This piece is called ‘Cardsharps’.
‘The painting shows an expensively-dressed but unworldly boy playing cards with another boy. The second boy, a cardsharp, has extra cards tucked in his belt behind his back, out of sight from the mark but not the viewer, and a sinister older man is peering over the dupe’s shoulder and signaling to his young accomplice. The second boy has a dagger handy at his side, and violence is not far away.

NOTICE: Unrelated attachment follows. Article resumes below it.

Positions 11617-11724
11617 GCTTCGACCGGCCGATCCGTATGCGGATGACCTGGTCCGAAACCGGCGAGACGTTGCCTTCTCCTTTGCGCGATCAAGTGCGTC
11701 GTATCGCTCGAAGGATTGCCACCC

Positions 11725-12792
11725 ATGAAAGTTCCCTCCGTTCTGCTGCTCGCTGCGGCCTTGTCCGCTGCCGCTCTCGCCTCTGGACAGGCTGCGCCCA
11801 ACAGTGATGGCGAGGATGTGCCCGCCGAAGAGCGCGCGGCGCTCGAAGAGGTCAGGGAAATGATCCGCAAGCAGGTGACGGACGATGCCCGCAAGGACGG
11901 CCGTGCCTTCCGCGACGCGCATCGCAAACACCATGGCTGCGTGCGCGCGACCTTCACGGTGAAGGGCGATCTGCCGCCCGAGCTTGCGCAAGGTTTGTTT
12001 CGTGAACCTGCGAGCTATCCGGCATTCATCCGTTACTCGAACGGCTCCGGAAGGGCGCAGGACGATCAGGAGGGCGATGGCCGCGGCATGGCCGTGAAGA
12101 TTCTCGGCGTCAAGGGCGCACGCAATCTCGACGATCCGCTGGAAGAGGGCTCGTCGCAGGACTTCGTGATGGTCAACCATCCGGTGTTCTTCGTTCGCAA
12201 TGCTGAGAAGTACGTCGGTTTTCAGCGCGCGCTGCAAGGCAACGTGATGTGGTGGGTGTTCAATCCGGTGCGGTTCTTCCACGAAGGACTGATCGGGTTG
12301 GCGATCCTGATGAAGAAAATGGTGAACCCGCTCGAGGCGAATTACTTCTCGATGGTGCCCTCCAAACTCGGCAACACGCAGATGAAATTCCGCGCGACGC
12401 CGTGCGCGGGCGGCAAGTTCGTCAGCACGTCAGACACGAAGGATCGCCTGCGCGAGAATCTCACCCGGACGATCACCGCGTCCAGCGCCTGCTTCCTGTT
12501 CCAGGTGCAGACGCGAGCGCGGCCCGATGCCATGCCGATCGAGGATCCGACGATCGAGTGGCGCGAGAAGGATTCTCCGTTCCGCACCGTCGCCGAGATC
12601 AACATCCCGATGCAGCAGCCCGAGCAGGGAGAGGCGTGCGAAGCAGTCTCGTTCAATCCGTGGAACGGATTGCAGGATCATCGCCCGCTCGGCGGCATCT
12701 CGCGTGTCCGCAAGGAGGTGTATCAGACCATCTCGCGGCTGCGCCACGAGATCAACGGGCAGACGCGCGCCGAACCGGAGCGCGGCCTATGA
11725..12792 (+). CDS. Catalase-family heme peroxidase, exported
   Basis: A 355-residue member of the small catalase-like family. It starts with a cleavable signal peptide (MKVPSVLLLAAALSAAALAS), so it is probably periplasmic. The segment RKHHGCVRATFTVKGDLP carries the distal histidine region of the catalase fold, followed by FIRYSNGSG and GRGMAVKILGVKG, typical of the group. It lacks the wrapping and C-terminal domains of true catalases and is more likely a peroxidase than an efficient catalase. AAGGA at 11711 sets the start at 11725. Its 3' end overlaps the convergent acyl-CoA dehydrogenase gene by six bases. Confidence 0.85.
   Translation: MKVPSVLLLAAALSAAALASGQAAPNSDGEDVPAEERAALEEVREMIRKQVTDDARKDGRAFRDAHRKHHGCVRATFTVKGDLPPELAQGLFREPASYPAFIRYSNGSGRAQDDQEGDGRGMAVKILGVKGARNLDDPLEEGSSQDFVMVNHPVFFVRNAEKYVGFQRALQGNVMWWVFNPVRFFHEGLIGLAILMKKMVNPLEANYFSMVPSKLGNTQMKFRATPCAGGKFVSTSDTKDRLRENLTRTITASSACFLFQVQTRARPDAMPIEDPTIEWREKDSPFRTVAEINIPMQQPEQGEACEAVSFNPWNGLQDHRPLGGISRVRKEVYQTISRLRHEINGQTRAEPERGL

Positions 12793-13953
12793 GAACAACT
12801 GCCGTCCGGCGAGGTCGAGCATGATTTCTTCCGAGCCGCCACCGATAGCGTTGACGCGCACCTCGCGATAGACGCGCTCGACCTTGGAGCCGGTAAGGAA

It was the second such painting Caravaggio created. The first, The Fortune Teller, had drawn attention, and this painting extended his reputation, small though it was at this stage. The subject of The Fortune Teller and Cardsharps was something new: realistic scenes of street life were a novelty, especially with this beautifully rendered attention to little details such as the split fingers on the older man’s gloves, or the teenage cheat’s anxious glance at his master. The psychological insight is equally striking, the three figures bound together by the common drama, yet each with his own unique play within the larger play – for if the innocent is being duped, the other boy is no older, another innocent being corrupted even as he cheats his gull.’